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Alan Gilbert to Conduct NY Phil in U.S. Premiere of Unsuk Chin's Clarinet Concerto, 9/23-30

Music Director Alan Gilbert will launch the New York Philharmonic's 2014-15 subscription season with the U.S. Premiere of Unsuk Chin's Clarinet Concerto -- a New York Philharmonic co-commission with the Gothenburg Symphony, WDR Symphony, Philharmonia, and Barcelona Symphony orchestras -- performed by Kari Kriikku in his Philharmonic subscription debut, as well as Mahler's Symphony No. 1, Tuesday, September 23, 2014, at 7:30 p.m.; Friday, September 26 at 11:00 a.m.; Saturday, September 27 at 8:00 p.m.; and Tuesday, September 30 at 7:30 p.m.

The program highlights hallmarks of Alan Gilbert's tenure thus far: the combination of new and iconic repertoire, and collaborations with leading composers and artists. The Philharmonic co- commissioned Unsuk Chin's Clarinet Concerto following the well-received U.S. Premiere of her work Gougalon as part of CONTACT!, the Philharmonic's new-music series, conducted by Alan Gilbert in April 2013; the performance was named one of New York magazine's "10 Best Classical Performances of the Year." The performances will mark the Clarinet Concerto's U.S. Premiere as well as its first complete performance.

"Unsuk Chin has quickly become very close and important to the Philharmonic," Alan Gilbert said. "The musicians loved playing Gougalo?n, and the audience completely went crazy. There's something unique about the way she combines traditional sounds and instruments, turns it into something utterly fresh and modern, and at the same time stays true to her cultural heritage. Her music expresses something very deep and human."

Ms. Chin says that her Clarinet Concerto is, in part, about "'imaginary' or 'fake' folk music that is not related to any specific time or place. Extreme virtuosity takes turns with lyrical passages; sweet-toned and contemplative aspects are juxtaposed with fierce and surreal ones."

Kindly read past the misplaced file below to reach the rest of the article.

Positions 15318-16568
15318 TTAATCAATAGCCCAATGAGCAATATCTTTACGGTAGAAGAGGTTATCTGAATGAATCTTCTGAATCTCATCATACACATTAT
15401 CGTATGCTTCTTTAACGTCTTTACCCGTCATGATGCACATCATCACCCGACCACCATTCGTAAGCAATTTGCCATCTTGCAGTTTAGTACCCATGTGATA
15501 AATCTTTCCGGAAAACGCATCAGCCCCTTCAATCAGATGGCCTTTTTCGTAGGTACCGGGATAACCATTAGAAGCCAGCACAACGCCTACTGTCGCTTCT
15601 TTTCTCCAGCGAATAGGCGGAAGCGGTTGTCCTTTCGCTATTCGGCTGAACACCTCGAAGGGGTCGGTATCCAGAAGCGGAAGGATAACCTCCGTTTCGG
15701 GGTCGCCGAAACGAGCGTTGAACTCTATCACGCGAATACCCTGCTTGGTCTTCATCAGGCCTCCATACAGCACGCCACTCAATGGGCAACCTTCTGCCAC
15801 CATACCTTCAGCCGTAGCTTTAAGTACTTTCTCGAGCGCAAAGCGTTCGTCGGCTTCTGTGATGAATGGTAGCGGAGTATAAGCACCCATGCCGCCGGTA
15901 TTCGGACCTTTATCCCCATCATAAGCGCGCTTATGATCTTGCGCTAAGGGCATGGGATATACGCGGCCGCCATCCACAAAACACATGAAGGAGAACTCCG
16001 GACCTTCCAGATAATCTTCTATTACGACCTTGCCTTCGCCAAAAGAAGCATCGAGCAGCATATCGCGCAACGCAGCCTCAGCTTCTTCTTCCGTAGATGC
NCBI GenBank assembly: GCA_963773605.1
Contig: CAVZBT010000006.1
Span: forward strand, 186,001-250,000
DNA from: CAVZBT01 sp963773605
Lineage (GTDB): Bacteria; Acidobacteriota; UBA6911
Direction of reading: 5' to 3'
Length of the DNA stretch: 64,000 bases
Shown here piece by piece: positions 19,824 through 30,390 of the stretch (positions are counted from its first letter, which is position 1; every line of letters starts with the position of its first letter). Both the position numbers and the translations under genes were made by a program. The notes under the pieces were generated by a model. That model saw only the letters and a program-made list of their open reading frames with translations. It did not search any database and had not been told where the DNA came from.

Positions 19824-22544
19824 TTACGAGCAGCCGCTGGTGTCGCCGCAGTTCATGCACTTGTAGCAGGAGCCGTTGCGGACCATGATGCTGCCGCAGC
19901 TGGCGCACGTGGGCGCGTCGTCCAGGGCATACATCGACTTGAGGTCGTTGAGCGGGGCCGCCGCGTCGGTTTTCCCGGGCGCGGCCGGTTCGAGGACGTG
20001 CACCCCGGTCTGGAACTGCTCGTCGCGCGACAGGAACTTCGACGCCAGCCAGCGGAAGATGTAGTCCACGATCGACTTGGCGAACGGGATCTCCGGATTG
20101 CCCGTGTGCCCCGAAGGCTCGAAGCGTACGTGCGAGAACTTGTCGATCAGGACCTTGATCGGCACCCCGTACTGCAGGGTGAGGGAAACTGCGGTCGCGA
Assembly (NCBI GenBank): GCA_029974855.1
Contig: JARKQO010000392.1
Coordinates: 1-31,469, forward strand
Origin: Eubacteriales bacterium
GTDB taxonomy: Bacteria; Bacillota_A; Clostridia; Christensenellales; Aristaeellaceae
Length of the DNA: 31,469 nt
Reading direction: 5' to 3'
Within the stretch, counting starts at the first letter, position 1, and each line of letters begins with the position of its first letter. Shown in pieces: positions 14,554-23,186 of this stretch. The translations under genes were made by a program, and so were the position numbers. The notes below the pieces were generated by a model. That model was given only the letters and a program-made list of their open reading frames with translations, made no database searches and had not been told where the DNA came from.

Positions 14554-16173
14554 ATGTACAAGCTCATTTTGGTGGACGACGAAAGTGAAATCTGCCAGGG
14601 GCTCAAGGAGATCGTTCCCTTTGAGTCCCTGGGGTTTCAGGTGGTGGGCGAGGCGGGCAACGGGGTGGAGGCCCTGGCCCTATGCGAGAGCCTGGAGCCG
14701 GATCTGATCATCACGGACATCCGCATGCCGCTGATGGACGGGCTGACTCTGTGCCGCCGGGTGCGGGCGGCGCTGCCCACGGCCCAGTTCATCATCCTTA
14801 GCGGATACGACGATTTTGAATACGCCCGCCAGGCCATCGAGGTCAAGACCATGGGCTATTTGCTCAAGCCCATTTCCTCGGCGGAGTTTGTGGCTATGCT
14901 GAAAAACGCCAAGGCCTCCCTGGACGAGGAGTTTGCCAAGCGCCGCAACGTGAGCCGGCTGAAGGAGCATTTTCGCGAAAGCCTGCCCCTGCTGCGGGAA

"The performance of Gougalo?n was a composer's dream: it was one of the most insightful, committed, and exciting performances imaginable," Unsuk Chin said. "I am absolutely thrilled that the New York Philharmonic has decided to co-commission my Clarinet Concerto. Kari Kriikku, Alan Gilbert, and the New York Philharmonic are all committed to music itself, not showmanship, and yet they have the most vibrant presence imaginable, keeping the listeners on the edge of their seats."

Kari Kriikku, for whom the concerto was written, performed its World Premiere with the Gothenburg Symphony Orchestra, led by Kent Nagano in May 2014. Mr. Kriikku previously appeared with the Philharmonic as the soloist in the U.S. Premiere of then Marie-Jose?e Kravis Composer-in-Residence Magnus Lindberg's Clarinet Concerto, led by Alan Gilbert at Carnegie Hall in February 2010.

The program will also include Symphony No. 1 by Gustav Mahler, who served as Philharmonic Music Director from 1909 to 1911. Mahler himself conducted the work's U.S. Premiere with the New York Philharmonic in 1909, and the score he used in that performance -- which has also been used by Bruno Walter and Leonard Bernstein, among others -- remains in the New York Philharmonic Archives. Alan Gilbert conducted Mahler's First Symphony in May 2009 at Avery Fisher Hall and in July 2009 during the Concerts in the Parks, shortly before beginning his tenure as Music Director, as well as in October 2009 during the Orchestra's Asian Horizons tour, Alan Gilbert's first tour with the Orchestra.